Scotland has not quite learned this yet. Of course, there are many of us in the Scottish independence movement who are well aware of the lies, the deceptions, and manipulations of England, but still the Scottish government, the SNP, and various other well-meaning independentistas are operating like innocents – believing, in spite of the now overwhelming evidence, that British politicians can be trusted, that the BBC will provide a fair and balanced platform, and that in the end Britain will honour the democratic decisions of the Scottish people.
Billy Mitchell is anything but your average member of the public. Certainly, from the look of things, he appears to be doing well from his shady links to the British government, and he always seems to turn up right at the wrong part of the world – that is: Wherever the UK government or elements of it are up to dodgy dealings. His four performances on Question Time tell us one thing for sure, that there are hidden forces at work using him as a tool to make the SNP and the Scottish government look bad. It doesn’t matter that his facts are all to pot.
Steve Bannon is a Nazi. Let’s not beat about the bush or be overly cautious about saying this; he is a Nazi. The moment we say this there will always be some quasi-intellectual objection to the use of this descriptor, invariably demanding that we do not use “Nazi” as a lazy catch-all term for people on the right with whom we disagree. The objection will also come with the insistence that Nazis must be accompanied by jack boots, repression, and death camps, and the criticism that its use disrespects the victims of the “real Nazis.” Let’s put that to bed right now.
In spite of his obvious intelligence, his quick-wittedness, and his natural ingenuity, ‘the Scot’ is slavishly obedient to the point of servility. In fact, this is made quite explicit in a scene – after the first attempt on the Home Secretary’s life (played by Keeley Hawes); after saving her life almost at the cost of his own a uniformed officer points him to the service entrance of the hotel where she is staying. Take the backdoor Jock! As always, ‘the Scot’ gets ahead in the world by being perfectly obedient to his betters. He cannot be the hero of the story unless he knows his place.
Yes, you read that right. According to the unionist media in Scotland a “civil war” erupted in the SNP last Friday following the resignation of Alex Salmond. It didn’t matter that no one in the SNP and no one in the wider independence movement noticed the outbreak of hostilities; fake news is just that – fake news. Yet, to mark the occasion – even as the BBC’s political editor Brian Taylor, “journalist,” tried to downgrade the fictitious infighting to “turmoil” – independentistas took to social media to juke it out with the hashtag “#SNPCivilWar.”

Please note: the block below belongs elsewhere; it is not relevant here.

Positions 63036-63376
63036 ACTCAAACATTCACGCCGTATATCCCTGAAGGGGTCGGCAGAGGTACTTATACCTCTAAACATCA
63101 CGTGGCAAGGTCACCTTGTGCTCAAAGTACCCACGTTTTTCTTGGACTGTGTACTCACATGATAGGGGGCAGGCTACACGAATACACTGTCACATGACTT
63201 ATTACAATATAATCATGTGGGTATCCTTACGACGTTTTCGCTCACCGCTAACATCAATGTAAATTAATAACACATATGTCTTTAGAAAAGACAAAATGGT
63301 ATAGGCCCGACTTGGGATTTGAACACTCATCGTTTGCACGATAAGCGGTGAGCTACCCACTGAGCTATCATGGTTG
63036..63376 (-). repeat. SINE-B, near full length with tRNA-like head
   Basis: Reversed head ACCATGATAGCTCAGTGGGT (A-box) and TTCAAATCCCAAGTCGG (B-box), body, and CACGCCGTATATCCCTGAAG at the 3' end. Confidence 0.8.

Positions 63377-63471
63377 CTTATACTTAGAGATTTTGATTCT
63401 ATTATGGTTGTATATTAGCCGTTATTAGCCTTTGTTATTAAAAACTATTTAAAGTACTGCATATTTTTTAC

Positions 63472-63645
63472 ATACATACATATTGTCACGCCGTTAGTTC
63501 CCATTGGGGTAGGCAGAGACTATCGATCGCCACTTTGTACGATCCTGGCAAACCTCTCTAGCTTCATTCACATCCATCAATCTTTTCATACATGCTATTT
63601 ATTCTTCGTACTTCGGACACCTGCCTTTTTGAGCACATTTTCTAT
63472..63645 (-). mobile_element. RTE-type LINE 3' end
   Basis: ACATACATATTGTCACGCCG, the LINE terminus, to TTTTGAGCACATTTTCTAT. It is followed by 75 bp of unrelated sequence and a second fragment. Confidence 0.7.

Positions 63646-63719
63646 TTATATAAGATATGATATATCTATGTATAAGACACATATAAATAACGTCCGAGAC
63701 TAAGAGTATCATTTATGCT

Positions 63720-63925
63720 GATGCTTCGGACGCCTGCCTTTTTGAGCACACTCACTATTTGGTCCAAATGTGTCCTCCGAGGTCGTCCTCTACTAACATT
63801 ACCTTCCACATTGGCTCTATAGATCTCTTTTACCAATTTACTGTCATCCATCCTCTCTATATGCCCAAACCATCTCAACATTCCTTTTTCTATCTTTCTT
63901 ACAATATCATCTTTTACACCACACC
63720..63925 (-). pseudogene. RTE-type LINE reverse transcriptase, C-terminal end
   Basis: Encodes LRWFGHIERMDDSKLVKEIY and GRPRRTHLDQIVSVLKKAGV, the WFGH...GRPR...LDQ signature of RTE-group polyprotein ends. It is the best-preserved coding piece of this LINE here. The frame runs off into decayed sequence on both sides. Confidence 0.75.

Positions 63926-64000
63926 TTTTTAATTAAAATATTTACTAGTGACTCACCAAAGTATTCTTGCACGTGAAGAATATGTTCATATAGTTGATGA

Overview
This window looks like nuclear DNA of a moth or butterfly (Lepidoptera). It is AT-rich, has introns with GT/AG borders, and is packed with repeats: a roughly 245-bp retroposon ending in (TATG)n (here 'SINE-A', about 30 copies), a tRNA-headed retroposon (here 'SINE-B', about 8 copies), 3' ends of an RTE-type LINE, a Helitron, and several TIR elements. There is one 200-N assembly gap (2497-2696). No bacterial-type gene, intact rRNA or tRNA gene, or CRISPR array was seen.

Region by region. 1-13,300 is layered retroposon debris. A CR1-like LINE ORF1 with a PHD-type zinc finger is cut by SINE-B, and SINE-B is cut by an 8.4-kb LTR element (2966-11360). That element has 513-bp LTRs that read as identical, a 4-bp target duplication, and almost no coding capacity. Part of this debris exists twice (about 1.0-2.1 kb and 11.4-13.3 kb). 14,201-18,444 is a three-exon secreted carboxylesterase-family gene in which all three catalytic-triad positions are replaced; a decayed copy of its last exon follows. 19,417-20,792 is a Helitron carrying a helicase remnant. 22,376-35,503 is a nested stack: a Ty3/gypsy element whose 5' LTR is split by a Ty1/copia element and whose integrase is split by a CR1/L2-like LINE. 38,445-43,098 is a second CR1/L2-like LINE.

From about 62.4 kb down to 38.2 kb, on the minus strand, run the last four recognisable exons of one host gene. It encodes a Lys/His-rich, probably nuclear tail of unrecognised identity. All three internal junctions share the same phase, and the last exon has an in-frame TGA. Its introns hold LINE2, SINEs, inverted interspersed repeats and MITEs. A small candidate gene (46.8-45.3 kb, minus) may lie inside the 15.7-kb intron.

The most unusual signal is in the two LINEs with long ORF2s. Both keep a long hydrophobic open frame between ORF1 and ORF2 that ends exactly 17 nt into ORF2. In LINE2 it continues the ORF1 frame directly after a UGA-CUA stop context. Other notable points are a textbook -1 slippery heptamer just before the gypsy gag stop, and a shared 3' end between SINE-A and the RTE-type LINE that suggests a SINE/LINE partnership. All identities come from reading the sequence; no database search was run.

The counter-voice – such as the political voice of the SNP, Sinn Féin, or Plaid Cymru – is the modern equivalent of the pillory or the stocks. This is where the enemy is presented, carefully framed and expertly mitigated, so as to make it serve the purposes of the state. We may hear the voice and see the face of Nicola Sturgeon, for example, but the narrative – the most important element of “the news” – is always that of the British state. No BBC broadcast featuring a counter-voice will leave the audience in any doubt as to dangerous nature of that voice.
All we have to combat this insidious beast are the tools at our own disposal. We have the internet; blogs and vlogs, social media platforms, video hosting sites, and so on. Behind these we have a small and growing army of dedicated writers, artists, content creators, and social media wizards. These are people with skills who are learning on their feet the tools needed to address the incessant propaganda of the unionist media and deliver effective and timely counterpunches.
The headline, given that most people seeing it don’t read further, has already misguided the public. Fraser will no doubt say he wasn’t responsible for it, but its use of a headcount of “5,000” more seeking work in Scotland inaccurately describes the reality of the figures. In fairness, Fraser does explain that “the rise appeared to be due to more women seeking work, while male unemployment remained the same,” but the damage has been done. Readers have already been misled into believing that the economy is worsening – which is not true.